What is sodium?

Sodium is a mineral that is necessary for good health and is present in all foods. Most people eat more sodium than they need. Sodium is part of salt. Therefore, if you need to limit your sodium, you need to limit your intake of salt.

If the body cannot get rid of the extra sodium, fluid builds up. Extra fluid increases the work of the heart and kidneys, and may increase blood pressure. Some health conditions like liver disease, heart disease and kidney failure are affected greatly by this extra fluid. Eating less sodium may help control these problems.

You will sometimes see the term sodium abbreviated "Na" as in NaCl (Sodium Chloride), which is table salt.

Sources of sodium

The sodium in our diet comes from three main sources:

  • Table salt is the most common source of sodium in our diet. Salt is a combination of sodium and chloride. One teaspoon of salt has 2300 milligrams of sodium.
  • Processed foods have large amounts of sodium. These include easy-to-prepare box mixes, frozen dinners, luncheon meats and many canned items. Soups, vegetables, pork and beans, and tomato products are a few examples. Many people do not know that processed foods like ready-to-eat cereals, breads and baked goods also can be high in sodium.
  • Sodium occurs naturally in most foods. Unsalted, unprocessed foods usually have low sodium content. Most foods in your diet should come from this group. Examples are listed in this handout.

Other sources of sodium you might not think of:

Many non-prescription drugs (antacids, laxatives, aspirin, cough medicines, etc.), and mouthwash have sodium. Ask your doctor or pharmacist for more information. Water softening equipment will add a large amount of sodium to the water.

Sodium guidelines

To choose foods that are healthier for you, look for these labels:

  • Sodium-free – less than 5 milligrams of sodium per serving
  • Very low-sodium – 35 milligrams or less per serving
  • Low-sodium – 140 milligrams or less per serving

Remember, reduced sodium and unsalted products still have salt in them!

  • Reduced sodium – usual sodium level is reduced by 25 percent
  • Unsalted, no salt added or without added salt – made without the salt, but still has the sodium that's a natural part of the food

Know your salt

When you are on a very low sodium diet, even a small amount of salt has a lot of sodium in it.

Amount of Sodium in Salt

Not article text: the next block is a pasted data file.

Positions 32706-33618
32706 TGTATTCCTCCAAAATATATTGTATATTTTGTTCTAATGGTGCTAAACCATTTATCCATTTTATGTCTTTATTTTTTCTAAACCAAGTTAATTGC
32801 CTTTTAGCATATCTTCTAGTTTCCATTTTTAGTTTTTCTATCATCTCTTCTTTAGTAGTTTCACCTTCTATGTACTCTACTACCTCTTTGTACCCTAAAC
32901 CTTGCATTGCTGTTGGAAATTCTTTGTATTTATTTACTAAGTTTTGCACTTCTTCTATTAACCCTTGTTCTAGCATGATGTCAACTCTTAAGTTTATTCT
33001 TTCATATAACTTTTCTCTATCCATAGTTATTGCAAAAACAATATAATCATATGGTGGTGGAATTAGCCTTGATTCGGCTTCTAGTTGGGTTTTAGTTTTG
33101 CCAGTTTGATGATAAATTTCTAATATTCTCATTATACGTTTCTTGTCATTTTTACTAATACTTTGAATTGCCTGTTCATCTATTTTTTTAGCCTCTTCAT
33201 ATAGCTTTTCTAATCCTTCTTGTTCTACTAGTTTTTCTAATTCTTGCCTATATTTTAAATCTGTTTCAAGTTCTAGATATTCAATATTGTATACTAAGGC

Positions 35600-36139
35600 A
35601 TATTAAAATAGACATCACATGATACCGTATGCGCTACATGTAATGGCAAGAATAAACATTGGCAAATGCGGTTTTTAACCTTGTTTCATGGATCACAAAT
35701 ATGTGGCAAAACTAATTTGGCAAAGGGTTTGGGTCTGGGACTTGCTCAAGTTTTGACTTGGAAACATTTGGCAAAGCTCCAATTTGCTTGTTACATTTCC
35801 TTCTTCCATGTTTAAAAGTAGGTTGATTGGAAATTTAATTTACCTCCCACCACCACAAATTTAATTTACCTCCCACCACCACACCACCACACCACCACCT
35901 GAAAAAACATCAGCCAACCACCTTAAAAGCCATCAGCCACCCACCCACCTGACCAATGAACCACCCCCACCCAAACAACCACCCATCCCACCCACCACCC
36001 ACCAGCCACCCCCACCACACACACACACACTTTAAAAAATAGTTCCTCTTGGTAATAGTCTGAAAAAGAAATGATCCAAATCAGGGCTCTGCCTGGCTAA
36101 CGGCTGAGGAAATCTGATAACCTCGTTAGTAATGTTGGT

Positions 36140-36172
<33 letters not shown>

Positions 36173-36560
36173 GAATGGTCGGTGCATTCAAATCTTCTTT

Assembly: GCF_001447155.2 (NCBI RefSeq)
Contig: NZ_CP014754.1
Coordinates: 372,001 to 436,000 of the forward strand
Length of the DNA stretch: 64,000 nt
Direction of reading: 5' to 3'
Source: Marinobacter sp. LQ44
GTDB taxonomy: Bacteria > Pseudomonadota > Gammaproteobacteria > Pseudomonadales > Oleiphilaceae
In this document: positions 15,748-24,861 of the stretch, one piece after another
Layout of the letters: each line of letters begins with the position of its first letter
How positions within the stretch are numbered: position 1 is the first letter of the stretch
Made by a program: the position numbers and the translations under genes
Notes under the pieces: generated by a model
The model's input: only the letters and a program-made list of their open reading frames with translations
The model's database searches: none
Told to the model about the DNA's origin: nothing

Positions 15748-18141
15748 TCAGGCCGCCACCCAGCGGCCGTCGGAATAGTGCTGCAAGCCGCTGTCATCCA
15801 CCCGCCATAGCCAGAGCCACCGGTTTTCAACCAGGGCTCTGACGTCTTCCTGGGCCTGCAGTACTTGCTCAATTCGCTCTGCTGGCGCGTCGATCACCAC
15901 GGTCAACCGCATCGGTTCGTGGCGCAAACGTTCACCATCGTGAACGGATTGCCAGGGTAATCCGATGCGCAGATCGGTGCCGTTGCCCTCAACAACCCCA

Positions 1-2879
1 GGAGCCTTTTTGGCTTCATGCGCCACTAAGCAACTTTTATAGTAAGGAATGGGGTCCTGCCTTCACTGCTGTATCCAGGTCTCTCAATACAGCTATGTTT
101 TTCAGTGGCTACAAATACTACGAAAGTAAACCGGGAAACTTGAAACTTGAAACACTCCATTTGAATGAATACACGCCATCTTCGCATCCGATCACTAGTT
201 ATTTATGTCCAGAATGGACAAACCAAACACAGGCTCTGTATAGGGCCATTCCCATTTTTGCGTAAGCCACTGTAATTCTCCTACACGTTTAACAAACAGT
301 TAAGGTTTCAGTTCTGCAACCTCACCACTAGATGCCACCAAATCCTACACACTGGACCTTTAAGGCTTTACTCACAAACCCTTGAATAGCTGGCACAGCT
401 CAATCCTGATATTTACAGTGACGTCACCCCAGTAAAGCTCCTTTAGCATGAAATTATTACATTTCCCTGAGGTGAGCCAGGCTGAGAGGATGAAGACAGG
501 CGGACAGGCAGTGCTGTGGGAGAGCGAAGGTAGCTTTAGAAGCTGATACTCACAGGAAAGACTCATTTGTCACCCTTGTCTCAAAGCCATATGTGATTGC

¼ teaspoon salt

600 milligrams of sodium

½ teaspoon salt

1,200 milligrams of sodium

¾ teaspoon salt

1,800 milligrams of sodium

1 teaspoon salt

2,300 milligrams of sodium

1 teaspoon baking soda

1,000 milligrams of sodium

General guidelines

  • Do not add salt to your foods when cooking or at the table.
  • Avoid seasoned salts. These include onion salt, and celery salt, "lite" salt, "low sodium" salt, and "sea salt". Accent, meat tenderizers and lemon pepper should also be avoided.
  • Be careful if you choose a salt substitute. Many substitutes have large amounts of potassium in them which can cause medical problems for some people. "Lite salts" contain sodium in smaller amounts, but are still too high for people who need to restrict sodium. Ask your doctor or dietitian if salt substitute is okay for you.
  • Learn how to read labels to make good low sodium choices. Ingredients are listed by weight, in order from highest to lowest. Food additives high in sodium include salt, baking powder, brine, or any additive that says the word "sodium". Look for the words monosodium glutamate or di-sodium phosphate on the label.

An important note about processed foods:

  • Many fat-reduced or calorie-reduced products are not lower in sodium than the regular product. In fact, many times they are higher. Examples of this include turkey-ham and turkey-bacon. When processed foods are used, read the label to make a smart choice.
  • Once sodium is in a food, it cannot easily be taken out. Rinsing or boiling meats and other foods, like sauerkraut or canned vegetables, does not significantly decrease the sodium content. It is best to avoid these products unless they are salt-free.
  • Restaurant foods are often very high in sodium. Very few restaurant foods are appropriate for a low sodium diet. Ask your dietitian for more information if you often eat in restaurants.

Foods allowed

Foods not allowed

Meat, fish and poultry

  • 6 oz. daily of any fresh meat, fish or poultry prepared with allowed seasonings. (Beef, chicken, Cornish hen, duck, goose, lamb, turkey, veal, filet fish and fresh pork.)
  • Low sodium canned tuna fish
  • Processed meats that have less than 100 mg per ounce
  • All smoked, cured, salted or pickled meat, fish and poultry (bacon, corned beef, hot dogs, ham, sardines, herring, processed boned and rolled poultry and meat)
  • Cold cuts
  • Soybean extenders
  • Sausage
  • Frozen meat, fish or poultry that have breading or gravy
  • Shellfish (clams, crab, lobster, oysters and scallops)


  • All fresh, frozen or canned without salt
  • Salt-free tomato and vegetable juices
  • Onion rings made with a salt-free batter
  • Regular canned vegetables
  • Sauerkraut, pickles and other vegetables prepared in salt water
  • Vegetables frozen in sauces and gravies
  • Tomato and vegetable juices
  • Onion rings


  • All fruits allowed


  • Dry cereals that have no more than 100 mg per serving
  • Cooked cereals prepared without salt
  • Dry cereals that have more than 100 mg per serving
  • Instant cooked cereals